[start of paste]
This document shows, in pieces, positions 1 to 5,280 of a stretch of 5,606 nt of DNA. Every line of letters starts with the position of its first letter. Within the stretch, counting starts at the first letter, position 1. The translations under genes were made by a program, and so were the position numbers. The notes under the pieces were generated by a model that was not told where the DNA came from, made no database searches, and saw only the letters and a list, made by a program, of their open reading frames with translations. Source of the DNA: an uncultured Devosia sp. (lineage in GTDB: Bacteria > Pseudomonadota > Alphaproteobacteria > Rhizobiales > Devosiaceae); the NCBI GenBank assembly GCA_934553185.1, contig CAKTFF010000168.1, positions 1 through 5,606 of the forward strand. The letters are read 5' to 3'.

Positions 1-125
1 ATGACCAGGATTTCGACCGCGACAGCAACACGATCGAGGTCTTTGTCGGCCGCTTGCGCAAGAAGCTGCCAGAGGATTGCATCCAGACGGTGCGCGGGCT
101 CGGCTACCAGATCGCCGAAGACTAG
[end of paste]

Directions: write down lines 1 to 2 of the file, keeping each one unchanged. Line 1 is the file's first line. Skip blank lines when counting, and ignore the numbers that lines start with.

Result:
This document shows, in pieces, positions 1 to 5,280 of a stretch of 5,606 nt of DNA. Every line of letters starts with the position of its first letter. Within the stretch, counting starts at the first letter, position 1. The translations under genes were made by a program, and so were the position numbers. The notes under the pieces were generated by a model that was not told where the DNA came from, made no database searches, and saw only the letters and a list, made by a program, of their open reading frames with translations. Source of the DNA: an uncultured Devosia sp. (lineage in GTDB: Bacteria > Pseudomonadota > Alphaproteobacteria > Rhizobiales > Devosiaceae); the NCBI GenBank assembly GCA_934553185.1, contig CAKTFF010000168.1, positions 1 through 5,606 of the forward strand. The letters are read 5' to 3'.

Positions 1-125